Thursday, March 10, 2016
Never Forget to Google It
Even in this rapidly-evolving digitized age of genealogical research, we sometimes need a friendly reminder of the basics.
As I work my way forward in time, filling in the blanks on all the descendants of my ancestors—because, genetic genealogy—I've gotten stuck on some of those more recent entries. What if there are no records find-able on Find A Grave? What if the auto-correct on Ancestry doesn't fill in the blanks on the name of the town where a distant relative was born?
There is a work-around to those pesky—and missing—details: look it up on Google!
Yeah, I already knew that. Likely, so did you. But it never hurts to be reminded.
I have a number of subscriptions to services that genealogists find invaluable, such as newspaper digitization projects, but you and I know not all obituaries are resident within the collection of companies such as Genealogy Bank or Newspaper Archives. Lately, I've taken to bypassing that tedious sign-in-with-password dance at each of these sites and gone first to Google. Putting the full name in quotes, then topping it off with the single word, "obituaries," I hit the search button and see what comes up. I've been pleasantly surprised to add data to my genealogical records from the harvest gleaned from Google searches.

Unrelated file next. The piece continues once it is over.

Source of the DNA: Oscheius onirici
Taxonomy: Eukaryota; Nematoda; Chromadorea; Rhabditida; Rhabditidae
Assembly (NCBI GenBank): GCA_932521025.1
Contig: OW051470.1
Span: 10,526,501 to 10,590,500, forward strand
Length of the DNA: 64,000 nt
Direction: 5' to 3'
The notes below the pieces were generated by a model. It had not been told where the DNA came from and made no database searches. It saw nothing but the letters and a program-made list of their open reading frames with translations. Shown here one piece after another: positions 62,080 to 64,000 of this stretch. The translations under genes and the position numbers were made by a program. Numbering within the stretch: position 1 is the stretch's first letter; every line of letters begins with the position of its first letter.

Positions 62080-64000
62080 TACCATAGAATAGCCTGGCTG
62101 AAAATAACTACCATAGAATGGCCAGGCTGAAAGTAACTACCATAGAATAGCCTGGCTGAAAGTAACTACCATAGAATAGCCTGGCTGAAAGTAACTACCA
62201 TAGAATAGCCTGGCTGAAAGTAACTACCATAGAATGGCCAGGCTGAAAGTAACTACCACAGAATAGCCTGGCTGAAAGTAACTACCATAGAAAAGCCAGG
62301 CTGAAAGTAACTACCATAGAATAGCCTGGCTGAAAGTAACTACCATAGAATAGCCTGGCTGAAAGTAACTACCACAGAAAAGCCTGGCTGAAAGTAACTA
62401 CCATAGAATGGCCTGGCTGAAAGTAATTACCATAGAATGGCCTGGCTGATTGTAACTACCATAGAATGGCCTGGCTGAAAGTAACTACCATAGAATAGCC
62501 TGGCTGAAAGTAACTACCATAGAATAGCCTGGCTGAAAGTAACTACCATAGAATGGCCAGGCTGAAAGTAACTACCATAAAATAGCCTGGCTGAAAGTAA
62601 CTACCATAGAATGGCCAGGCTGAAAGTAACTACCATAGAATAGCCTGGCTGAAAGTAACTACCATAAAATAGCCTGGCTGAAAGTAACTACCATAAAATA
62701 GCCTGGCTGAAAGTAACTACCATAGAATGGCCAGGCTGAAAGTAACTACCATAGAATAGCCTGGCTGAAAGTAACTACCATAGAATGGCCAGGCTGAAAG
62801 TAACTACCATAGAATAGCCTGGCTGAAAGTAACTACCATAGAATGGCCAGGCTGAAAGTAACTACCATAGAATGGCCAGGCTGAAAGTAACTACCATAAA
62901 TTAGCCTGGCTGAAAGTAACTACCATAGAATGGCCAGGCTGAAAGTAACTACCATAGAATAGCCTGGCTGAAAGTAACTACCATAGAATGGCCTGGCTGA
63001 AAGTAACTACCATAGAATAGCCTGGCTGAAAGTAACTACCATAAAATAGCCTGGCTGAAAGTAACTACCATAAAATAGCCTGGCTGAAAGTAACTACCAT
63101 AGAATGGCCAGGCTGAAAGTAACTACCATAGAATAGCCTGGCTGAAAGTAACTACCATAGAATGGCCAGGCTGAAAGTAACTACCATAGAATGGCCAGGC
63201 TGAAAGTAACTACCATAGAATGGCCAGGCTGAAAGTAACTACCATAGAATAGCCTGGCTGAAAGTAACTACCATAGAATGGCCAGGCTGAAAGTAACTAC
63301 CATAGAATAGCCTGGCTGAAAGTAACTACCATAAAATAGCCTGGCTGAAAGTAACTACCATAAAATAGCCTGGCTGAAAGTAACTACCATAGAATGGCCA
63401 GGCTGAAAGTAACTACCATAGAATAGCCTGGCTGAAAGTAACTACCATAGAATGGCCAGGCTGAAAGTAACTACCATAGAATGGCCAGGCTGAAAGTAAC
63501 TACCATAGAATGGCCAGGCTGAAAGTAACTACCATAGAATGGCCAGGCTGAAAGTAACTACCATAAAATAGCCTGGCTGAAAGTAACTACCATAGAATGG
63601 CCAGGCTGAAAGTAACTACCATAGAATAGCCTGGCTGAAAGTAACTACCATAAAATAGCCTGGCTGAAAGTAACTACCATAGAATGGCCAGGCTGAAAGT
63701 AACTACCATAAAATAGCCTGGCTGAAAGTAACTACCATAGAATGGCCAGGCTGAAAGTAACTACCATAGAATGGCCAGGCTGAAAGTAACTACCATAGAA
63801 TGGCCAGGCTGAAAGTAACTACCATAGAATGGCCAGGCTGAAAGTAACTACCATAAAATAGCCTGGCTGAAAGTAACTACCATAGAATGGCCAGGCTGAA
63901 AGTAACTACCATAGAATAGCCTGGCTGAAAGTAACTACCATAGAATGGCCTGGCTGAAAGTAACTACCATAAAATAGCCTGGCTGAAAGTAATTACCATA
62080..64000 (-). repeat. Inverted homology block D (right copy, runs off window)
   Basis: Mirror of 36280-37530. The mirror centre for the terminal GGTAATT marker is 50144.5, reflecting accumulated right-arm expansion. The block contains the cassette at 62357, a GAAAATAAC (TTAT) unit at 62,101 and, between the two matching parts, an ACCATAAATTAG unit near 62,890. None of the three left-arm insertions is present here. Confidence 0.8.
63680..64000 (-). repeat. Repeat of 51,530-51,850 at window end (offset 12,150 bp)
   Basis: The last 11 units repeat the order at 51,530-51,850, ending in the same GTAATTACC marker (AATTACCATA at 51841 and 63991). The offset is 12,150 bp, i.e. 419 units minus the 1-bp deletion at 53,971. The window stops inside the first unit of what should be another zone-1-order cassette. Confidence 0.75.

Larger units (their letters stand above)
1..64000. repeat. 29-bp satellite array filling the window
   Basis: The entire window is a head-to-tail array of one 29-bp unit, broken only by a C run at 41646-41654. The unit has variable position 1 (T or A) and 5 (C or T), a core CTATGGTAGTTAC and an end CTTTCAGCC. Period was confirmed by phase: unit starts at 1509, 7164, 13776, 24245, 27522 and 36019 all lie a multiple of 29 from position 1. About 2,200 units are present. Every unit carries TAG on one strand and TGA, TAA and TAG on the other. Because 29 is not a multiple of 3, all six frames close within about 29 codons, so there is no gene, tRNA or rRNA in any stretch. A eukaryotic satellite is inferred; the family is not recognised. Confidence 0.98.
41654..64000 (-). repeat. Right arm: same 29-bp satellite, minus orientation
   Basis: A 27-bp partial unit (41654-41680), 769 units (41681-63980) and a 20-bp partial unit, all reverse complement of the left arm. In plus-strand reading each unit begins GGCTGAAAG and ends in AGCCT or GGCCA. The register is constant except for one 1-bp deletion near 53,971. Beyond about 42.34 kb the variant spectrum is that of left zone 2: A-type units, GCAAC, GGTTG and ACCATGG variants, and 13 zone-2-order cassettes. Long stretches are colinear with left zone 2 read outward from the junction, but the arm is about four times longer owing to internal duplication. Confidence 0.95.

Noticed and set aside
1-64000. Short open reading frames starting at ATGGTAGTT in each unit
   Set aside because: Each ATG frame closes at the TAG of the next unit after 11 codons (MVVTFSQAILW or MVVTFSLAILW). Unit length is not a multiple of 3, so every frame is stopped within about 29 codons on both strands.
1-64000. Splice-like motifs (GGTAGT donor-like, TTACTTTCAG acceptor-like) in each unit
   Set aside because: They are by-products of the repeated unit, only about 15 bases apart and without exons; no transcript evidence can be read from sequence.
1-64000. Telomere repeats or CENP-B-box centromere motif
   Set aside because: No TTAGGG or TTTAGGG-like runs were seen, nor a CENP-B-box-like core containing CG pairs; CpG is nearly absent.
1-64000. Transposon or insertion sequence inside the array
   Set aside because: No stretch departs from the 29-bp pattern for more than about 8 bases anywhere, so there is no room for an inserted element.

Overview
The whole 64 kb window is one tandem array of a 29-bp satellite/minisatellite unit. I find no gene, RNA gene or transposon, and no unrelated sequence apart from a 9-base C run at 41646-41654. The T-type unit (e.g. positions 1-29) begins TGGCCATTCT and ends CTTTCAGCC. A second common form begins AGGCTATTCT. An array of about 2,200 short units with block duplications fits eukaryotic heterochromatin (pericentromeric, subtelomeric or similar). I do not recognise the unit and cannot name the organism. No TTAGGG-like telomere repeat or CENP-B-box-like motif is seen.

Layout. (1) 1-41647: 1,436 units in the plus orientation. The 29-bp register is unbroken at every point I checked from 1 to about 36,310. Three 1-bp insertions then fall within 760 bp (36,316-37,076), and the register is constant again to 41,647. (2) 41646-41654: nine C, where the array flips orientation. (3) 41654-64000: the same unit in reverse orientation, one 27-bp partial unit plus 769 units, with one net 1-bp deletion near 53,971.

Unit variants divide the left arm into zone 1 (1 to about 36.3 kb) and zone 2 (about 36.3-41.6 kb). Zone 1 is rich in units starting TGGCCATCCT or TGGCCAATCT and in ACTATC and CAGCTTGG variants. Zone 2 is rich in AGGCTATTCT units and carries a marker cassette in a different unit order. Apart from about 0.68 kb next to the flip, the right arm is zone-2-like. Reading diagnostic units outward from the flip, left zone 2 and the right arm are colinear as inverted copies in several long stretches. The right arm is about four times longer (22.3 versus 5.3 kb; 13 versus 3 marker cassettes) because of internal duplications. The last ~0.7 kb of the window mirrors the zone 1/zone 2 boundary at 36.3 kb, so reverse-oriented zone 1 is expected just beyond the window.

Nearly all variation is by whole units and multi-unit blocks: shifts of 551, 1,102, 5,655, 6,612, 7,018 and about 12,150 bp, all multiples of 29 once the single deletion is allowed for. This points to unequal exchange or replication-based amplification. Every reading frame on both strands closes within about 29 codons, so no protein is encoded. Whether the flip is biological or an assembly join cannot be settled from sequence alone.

Another challenge, especially in those decades far removed from the present, is to find the appropriate location for the now-nonexistent small towns of yesteryear. I always like to put in city (or, for rural locations back east, at least the township) and county, as well as the state and nation. Doing that for records from the mid-1800s, say, might lead to references concerning places no longer on the map. Yes, I know I can find a collection with the pertinent historic maps for the area and time period, but I'd just as soon type in the name in the Google dialog box. Sometimes, the answer comes up much faster. I like that. Lots.
Though we like to think we've outgrown all those pockets of genealogical gems buried in the back alleys of the 1990s Internet, they are still out there. Though a headache to search directly on the site, itself—hey, that's where Cyndi's List got its street cred—sometimes a Google search will yield results with much less effort. Of course, that's more likely to apply to a search for a Cuthbert than a Johnson. That's where I'm thankful for the good fortune to have some unusually-named ancestors, along with a breadcrumb trail including a few pertinent hints like place of birth or death.
Not just for everyday life but for my genealogical puzzles, I've found Google growing into my go-to resource, my just-in-case place for any time I run into a research roadblock. Or any time I want to polish up those database details.
Google is one of those online utilities that we so take for granted, we tend to forget its overall usefulness. I'm glad this week's research tasks reminded me to keep this one handy in my digital toolkit.
Above: "The Lakes of Llanberis, from the road from Carnarvon going to Llanberis, Carnarvonshire, July 14, 1792," by British watercolor landscape painter, John Warwick Smith; courtesy Google Art Project via Wikipedia; in the public domain.